Noise (environmental)

From Academic Kids

Noise is unwanted sound. This is however subjective: some sounds are considered noise by some but not by others, e.g. certain music, church bells, calls to prayer from a minaret, sounds of playing children, birds, wind, sea, etc. Noise can also be any unmeaningful sound or unintended sound.

It is one of the most underestimated causes of health damage. There are several kinds of noise by source, including aviation noise, car, train noise and industrial noise.

In music, some avant-garde musicians, following John Cage and others, have praised noise: "all noise seems to me to have the potential to become musical, simply by being allowed to appear in a musical work." (1976, p.69) It is their view that unintended sounds are always present and that it is the duty of the composer to incorporate noise, to use noise as part of the expected musical event. Some of the long pauses in compositions are therefore stages for noise to take place. "Could we not imagine that noise...is itself nothing more than the sum of a multitude of different sounds which are being heard simultaneously?" asked Rousseau in his Dictionnaire de Musique (1767).

"The border between music and noise is always culturally defined--which implies that, even within a single society, this border does not always pass through the same place; in short, there is rarely a consensus" (Nattiez 1990 p.47-8) In France the official physical definition of noise is "an erratic, intermittent or statistically random vibration," (Nattiez 1990) noise is "any sound that we consider as having a disagreeable affective character, something unacceptable, no matter what this character may also be...the notion of noise is first and foremost a subjective notion." (Chochelle 1973: 38) Additionally, Schaeffer (1968: 284) describes that the sound of classical music "has decays; it is granular; it has attacks; it fluctuates, swollen with impurities--and all this creates a musically that comes before any 'cultural' musicality." Nattiez (1990, p.47-8): "My own position can be summarized in the following terms: just as music is whatever people choose to recognize as such, noise is whatever is recognized as disturbing, unpleasant, or both."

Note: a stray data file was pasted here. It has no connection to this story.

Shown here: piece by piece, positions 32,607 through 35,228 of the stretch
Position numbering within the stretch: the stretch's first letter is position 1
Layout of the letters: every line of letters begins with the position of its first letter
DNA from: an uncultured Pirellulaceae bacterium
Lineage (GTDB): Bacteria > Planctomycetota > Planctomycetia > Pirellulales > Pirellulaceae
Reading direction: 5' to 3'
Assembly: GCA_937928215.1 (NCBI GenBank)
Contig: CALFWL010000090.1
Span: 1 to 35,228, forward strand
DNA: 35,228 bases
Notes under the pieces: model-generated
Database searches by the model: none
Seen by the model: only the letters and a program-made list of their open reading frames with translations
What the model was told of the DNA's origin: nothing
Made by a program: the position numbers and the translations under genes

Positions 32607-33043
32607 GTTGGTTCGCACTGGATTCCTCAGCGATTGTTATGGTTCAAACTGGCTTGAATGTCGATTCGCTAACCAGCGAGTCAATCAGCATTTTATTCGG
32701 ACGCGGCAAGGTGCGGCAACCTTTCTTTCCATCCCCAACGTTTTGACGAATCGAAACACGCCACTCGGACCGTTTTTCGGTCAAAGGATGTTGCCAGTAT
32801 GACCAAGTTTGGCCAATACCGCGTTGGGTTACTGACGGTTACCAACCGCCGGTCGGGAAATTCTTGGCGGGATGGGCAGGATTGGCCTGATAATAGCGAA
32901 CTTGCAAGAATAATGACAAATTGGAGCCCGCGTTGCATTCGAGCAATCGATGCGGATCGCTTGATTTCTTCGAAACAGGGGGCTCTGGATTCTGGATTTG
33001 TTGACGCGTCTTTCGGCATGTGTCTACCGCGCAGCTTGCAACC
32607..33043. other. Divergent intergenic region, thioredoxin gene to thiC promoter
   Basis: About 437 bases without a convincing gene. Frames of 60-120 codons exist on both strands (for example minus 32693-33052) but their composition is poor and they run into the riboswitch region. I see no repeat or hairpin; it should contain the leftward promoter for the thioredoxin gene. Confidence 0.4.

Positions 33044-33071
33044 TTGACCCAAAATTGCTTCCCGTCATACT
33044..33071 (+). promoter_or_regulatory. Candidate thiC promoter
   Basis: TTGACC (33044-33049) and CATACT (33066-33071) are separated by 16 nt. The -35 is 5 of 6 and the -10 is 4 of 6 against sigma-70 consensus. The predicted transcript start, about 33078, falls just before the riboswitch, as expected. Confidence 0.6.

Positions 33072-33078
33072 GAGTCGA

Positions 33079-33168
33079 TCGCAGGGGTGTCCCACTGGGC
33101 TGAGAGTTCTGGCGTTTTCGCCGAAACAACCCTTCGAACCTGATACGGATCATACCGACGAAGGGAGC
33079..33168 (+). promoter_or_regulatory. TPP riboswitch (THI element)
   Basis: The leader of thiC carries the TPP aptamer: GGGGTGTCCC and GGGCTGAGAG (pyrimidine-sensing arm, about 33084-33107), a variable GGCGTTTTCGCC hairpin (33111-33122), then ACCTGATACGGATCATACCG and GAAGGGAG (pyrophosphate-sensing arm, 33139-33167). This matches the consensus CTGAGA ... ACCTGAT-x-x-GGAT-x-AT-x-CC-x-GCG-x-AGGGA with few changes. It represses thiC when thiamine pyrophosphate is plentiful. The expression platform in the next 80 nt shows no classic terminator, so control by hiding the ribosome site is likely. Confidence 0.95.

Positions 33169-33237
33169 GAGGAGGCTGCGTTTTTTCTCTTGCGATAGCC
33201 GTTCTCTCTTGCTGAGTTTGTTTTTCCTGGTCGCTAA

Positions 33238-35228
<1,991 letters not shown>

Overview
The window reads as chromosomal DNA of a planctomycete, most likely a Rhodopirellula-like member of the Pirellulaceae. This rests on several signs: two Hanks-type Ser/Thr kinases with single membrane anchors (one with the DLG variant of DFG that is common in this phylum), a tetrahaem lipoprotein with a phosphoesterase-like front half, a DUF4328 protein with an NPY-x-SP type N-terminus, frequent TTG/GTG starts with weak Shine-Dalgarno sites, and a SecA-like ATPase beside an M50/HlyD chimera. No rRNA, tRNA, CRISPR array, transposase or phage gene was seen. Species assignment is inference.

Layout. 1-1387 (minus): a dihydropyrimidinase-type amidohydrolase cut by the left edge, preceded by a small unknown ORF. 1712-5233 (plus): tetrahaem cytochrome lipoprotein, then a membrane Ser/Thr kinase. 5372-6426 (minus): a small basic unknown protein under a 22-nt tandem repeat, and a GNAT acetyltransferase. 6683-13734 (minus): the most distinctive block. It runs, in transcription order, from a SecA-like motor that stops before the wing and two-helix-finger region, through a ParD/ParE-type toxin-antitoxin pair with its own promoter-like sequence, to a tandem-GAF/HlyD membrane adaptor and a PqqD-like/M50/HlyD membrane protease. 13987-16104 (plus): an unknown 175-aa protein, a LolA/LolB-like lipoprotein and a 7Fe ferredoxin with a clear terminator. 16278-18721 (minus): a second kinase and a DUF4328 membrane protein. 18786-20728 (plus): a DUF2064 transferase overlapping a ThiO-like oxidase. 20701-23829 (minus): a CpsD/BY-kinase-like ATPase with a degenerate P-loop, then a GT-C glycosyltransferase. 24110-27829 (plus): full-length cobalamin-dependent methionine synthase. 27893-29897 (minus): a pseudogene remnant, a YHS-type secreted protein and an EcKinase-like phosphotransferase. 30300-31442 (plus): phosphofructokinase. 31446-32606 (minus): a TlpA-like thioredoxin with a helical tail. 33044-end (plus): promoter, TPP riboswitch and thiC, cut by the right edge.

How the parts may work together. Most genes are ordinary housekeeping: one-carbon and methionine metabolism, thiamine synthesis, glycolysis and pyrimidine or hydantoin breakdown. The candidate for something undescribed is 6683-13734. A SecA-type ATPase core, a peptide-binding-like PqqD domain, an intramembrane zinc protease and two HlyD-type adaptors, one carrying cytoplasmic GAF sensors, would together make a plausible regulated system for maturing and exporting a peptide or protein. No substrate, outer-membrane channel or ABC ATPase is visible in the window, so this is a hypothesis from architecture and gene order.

There are different sorts of audible noise, such as "white noise" (the hissing of static), which is a full spectrum of sound, and "pink noise" (with more power at longer audible wavelengths) and "blue noise" (with more power at shorter audible wavelengths). Some electronic devices cancel noise by creating sound that complements and obscures the frequencies frequently found most noisy by humans. Rather than filtering out such frequencies, these devices produce cancelling frequencies.

See also: Antinoise, Bel (acoustics).

Source

  • Nattiez, Jean-Jacques (1987). Music and Discourse: Toward a Semiology of Music (Musicologie générale et sémiologue, 1987). Translated by Carolyn Abbate (1990). ISBN 0691027145.
    • Chocholle, R. (1973). Le Bruit. Paris: Presses Universitaires de France.
    • Cage (1976).
    • Rousseau (1767).

External links

ja:騒音 nl:lawaai zh:噪音

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